Q. Our employees punch a time clock and then go to job sites. Sometimes they don’t take a lunch break. But when they do, they’re unable to clock out and back in, so there’s no time record. Can a manager adjust the timecard by marking through the daily total and deducting the lunch time?
A. If a break lasts more than 20 minutes, federal law does not require employers to pay for that time. However, short breaks of five to 20 minutes should be compensated.
You can choose various options in recording meal breaks. You may manually adjust timecards to reflect that an employee took a lunch break. However, you must ensure that the employee was completely relieved from duty and did in fact take the break. If the employee worked part of the lunch break or was not completely relieved from duty, then you must compensate the employee for that break.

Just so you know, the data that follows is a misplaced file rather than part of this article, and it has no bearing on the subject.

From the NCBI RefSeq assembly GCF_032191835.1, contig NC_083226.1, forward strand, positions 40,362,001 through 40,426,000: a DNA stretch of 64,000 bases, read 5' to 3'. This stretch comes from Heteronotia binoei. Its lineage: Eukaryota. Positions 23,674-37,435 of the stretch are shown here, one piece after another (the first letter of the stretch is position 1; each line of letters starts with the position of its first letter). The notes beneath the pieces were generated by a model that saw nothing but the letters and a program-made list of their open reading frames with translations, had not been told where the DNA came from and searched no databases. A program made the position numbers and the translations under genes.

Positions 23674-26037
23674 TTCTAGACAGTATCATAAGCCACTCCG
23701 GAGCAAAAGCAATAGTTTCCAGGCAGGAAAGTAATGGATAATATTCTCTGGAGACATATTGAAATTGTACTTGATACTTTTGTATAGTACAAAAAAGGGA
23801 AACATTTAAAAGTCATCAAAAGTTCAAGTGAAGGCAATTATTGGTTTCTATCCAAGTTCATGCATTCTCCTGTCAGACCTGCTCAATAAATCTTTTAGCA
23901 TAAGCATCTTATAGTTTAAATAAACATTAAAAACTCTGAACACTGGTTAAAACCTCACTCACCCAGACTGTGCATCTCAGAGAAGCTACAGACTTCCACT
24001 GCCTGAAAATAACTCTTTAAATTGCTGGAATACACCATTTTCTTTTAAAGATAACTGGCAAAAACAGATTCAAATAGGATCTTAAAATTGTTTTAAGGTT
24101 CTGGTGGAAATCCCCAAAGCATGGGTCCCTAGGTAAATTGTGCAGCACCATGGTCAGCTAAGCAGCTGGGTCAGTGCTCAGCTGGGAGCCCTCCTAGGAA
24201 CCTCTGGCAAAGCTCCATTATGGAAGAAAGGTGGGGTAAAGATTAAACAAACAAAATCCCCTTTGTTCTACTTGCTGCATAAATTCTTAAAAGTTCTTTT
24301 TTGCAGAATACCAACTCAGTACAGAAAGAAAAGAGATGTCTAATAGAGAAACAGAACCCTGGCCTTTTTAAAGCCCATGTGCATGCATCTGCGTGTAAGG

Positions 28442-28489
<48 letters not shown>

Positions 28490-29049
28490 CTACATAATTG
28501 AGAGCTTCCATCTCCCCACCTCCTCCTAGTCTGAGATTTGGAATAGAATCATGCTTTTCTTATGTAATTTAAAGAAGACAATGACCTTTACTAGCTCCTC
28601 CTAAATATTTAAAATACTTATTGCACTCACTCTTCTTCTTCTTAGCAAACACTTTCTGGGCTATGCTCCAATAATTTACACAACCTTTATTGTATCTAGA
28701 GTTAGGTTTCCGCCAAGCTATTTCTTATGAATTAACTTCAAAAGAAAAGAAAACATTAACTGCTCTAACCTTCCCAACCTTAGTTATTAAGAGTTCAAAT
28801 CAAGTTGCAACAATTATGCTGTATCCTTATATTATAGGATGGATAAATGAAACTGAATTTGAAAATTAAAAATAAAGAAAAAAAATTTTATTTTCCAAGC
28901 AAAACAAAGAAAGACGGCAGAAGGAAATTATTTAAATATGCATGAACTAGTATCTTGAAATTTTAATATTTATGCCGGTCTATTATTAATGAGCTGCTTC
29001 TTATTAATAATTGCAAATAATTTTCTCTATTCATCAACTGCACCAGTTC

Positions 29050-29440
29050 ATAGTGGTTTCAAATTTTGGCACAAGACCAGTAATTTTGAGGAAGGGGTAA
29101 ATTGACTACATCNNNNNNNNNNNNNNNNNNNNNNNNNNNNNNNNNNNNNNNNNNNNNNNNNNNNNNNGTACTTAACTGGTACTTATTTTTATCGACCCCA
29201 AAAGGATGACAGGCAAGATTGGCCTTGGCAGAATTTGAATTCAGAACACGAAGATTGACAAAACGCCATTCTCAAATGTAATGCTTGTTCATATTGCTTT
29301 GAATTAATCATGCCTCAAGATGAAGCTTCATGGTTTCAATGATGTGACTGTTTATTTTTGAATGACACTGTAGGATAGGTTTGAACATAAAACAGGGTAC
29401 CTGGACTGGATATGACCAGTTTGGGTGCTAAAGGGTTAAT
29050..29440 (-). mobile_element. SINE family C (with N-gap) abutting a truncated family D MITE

This may sometimes require paying overtime, if the employee worked more than 40 hours in that week.
To ensure that breaks are properly recorded, the manager should have employees sign off on the adjustments on a weekly basis. This will allow the employee to inform the manager of any mistakes.
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